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Do you believe in GHOST?

I know what you were thinking. You were thinking this post was going to be about life-after-death-spirits. Maybe it is in a way. But not in THAT way.

Last week, my post was about TEDx Hilliard. I didn’t talk about one of the speakers: Matthew Carter. I purposely left him off the list of 5 +1 Amazing Things I learned.

The tone of that blog post wasn’t right for how Matthew made me feel. You see, he was sort of a ghost to me before he took the stage.

Oh, I’ve never met him, but I saw him milling around the Bradley High School commons before the event began. We were all filling eco-unfriendly black plastic plates with diet-unfriendly appetizers! Delicious appetizers.

My eyes scanned him but my brain didn’t register him. He’s a normal-looking black guy. My eyes never stopped.

Now the woman standing beside him? She made my gaze falter. You know that women wear make-up, dress, and accessorize for other women, don’t you? This young black woman succeeded!

I didn’t put her with him until he took the stage and pointed her out. What? She’s with him?

So, see? He should have been the inspiration behind the main character in Jason Reynolds’ novel Ghost! And he was…is.

He introduces himself as a superhero. By this time it didn’t surprise me. Clark Kent was a normal looking guy; so was Batman until George Clooney stepped in as the lead; so was Iron Man, the Hulk, the Arrow…I don’t need to go on.

And then Matthew Carter began talking about the trauma that turned him into this superhero. I won’t share the details. I’ll just tell you that it was shocking and I don’t know why.

I know at this stage of my life that black people in this country have never had it easy. NEVER. And STILL.

I know that single mothers have never had it easy. NEVER. And STILL.

I thought it had changed. I was under a delusional illusion that we had overcome our puritanical, racist background, thrown our arms wide open, trashed the judgmental bullshit with our Marlboro’s and DDT. But, you see, that was never true. Just because I can eat in a restaurant now without swallowing second-hand smoke does not mean there aren’t a dozen smokers in the back parking lot filling their bodies with carcinogens.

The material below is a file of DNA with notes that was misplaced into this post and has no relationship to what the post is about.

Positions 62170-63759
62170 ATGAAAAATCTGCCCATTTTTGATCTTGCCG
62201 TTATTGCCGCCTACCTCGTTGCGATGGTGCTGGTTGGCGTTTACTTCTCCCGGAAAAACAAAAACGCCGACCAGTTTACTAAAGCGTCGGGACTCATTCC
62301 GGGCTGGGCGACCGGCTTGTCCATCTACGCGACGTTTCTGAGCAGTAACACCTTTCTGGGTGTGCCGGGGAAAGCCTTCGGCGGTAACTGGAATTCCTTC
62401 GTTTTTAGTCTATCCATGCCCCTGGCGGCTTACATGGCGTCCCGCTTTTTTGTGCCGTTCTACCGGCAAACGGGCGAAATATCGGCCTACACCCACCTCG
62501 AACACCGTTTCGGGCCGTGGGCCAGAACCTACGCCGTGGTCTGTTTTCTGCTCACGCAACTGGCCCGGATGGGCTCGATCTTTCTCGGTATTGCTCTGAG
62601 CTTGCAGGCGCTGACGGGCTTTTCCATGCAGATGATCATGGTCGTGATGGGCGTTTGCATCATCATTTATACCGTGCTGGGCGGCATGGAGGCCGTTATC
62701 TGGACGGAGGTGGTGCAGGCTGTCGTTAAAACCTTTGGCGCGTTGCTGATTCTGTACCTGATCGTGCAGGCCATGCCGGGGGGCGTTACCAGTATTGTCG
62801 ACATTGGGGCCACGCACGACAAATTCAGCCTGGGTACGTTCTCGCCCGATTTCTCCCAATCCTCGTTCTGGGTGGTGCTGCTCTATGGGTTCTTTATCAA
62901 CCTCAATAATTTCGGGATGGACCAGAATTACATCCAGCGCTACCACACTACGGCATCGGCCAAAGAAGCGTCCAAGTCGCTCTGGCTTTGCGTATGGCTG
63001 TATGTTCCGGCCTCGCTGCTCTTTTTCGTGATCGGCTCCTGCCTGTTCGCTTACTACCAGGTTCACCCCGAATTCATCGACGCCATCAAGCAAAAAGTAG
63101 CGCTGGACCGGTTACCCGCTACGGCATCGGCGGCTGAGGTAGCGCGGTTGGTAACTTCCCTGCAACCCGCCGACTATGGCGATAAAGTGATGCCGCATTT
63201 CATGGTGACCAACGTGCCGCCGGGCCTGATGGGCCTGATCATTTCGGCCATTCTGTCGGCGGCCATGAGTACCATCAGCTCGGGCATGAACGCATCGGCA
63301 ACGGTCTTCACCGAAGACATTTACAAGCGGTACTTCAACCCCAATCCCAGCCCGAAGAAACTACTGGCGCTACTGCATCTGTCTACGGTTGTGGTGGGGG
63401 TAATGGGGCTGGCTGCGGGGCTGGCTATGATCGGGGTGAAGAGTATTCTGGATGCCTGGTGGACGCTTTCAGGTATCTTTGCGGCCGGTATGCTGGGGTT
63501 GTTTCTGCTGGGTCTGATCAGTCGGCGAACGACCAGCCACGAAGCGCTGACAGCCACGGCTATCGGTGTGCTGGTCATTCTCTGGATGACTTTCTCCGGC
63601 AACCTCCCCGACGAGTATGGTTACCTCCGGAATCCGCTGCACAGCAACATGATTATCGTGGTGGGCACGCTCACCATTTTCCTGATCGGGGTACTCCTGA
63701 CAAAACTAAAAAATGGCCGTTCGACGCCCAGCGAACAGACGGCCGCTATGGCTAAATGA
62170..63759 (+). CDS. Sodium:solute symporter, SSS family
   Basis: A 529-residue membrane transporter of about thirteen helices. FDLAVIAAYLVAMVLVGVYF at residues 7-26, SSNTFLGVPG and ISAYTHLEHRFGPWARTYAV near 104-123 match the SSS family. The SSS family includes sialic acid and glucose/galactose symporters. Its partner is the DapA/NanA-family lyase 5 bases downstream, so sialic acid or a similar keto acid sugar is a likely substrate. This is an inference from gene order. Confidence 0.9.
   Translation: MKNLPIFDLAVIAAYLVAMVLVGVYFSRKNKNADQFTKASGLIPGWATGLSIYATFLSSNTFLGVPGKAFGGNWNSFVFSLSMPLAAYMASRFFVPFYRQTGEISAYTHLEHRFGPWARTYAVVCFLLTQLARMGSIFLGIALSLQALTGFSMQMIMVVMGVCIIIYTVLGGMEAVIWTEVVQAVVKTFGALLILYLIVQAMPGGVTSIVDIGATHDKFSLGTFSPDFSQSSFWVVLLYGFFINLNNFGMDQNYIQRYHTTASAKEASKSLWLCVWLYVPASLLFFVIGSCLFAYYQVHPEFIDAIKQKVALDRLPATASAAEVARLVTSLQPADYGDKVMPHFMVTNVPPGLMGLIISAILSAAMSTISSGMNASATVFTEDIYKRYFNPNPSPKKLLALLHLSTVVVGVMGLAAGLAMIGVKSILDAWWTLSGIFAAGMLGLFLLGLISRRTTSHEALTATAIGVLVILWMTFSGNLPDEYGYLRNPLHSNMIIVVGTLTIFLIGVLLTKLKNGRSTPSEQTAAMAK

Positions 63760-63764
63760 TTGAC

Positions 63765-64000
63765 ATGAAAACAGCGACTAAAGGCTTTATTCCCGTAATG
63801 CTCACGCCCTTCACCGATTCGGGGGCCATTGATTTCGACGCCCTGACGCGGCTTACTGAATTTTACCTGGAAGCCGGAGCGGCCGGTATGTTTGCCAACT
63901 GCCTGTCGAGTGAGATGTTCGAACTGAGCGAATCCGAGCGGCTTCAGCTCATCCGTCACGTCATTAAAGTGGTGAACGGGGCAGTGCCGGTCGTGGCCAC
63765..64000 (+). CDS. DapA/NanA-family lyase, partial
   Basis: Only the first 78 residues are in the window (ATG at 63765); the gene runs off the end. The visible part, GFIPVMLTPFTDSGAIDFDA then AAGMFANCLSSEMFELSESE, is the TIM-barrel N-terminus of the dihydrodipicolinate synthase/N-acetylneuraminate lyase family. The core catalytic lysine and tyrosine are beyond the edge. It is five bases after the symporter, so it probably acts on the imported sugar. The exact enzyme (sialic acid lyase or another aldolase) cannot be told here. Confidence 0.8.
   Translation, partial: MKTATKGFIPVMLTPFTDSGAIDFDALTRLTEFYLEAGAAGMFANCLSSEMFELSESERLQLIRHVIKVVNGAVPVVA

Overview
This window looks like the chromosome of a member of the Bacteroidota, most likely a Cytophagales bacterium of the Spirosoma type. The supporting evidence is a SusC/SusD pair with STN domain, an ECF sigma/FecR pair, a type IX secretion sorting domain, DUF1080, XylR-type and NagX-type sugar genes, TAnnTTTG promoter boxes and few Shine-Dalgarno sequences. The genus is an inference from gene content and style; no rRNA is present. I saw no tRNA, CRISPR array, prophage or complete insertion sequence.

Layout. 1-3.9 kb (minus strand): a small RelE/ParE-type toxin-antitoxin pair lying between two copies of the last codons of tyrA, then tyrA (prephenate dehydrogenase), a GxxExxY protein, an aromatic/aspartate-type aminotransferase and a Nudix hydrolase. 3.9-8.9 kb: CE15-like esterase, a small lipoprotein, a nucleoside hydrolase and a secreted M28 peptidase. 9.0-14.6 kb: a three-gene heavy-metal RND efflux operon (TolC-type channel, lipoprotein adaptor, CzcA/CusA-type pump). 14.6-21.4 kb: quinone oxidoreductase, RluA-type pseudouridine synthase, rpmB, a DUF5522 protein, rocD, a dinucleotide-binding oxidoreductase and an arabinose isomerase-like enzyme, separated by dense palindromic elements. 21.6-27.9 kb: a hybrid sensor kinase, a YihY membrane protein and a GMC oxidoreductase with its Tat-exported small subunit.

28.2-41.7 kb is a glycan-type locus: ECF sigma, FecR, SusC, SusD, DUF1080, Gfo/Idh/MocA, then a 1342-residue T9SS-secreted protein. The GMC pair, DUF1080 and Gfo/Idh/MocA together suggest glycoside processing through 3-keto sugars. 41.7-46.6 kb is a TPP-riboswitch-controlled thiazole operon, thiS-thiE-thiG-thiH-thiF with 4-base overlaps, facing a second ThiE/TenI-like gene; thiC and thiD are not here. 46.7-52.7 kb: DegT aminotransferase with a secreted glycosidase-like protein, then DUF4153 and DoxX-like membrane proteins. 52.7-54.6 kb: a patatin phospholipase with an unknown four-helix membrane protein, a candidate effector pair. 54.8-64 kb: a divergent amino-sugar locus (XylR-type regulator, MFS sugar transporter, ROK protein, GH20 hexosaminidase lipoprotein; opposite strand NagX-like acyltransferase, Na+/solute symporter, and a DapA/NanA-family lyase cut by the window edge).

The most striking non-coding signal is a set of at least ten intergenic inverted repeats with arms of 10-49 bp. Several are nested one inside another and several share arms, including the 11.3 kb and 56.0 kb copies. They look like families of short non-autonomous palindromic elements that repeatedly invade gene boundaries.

But I naively thought it did.

Naive isn’t the right word…stupid…that’s the right word.

Matthew Carter introduced himself as a superhero and made me believe that his was going to be a light-hearted story of self-actualization. It was…and it wasn’t. He, somehow…miraculously can make you smile but his story brought me to tears. There were times I’m sure my heart stopped, then skipped, then raced.

There was trauma all right…and drama…and maybe some dharma too. I think he’d agree with that last…because I think he’s found his purpose visiting schools and students and teachers and starring on TEDx stages.

He made a few good points, but the ones that transformed me on August 9, 2019 are these:

  • it’s important to share our discomfort with young people so that they understand it’s okay for them to share theirs with us.
  • it’s important to be ostentatious listeners because when we aren’t, we silence somebody’s truth.
  • it’s important to see the superhero in everyone, especially the person who hasn’t yet seen it in their own mirror.
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5 + 1 Amazing Things I learned at TEDx Hilliard

I learned 5 AMAZING Concepts at the Hilliard TEDx event on August 9, 2019:

  1. Social Media is like going on 50 First Dates. Not the movie, but actual first dates. Remember those? You kept your conversations to positive, superficial topics even though just that afternoon a colleague stole your biggest client which sent you down a deep, deep well of self-doubt! You wore Spanx under a dress that you bought at Saks 5th, because heaven-forbid anyone would discover you’re a REAL person.  Stefanie Jackson tells us in her refreshingly honest style how the never-ending first dates of social media are killing our FLOW! DO NOT MISS IT! Watch this TEDx talk AS SOON AS it’s posted online! (In 5 weeks.)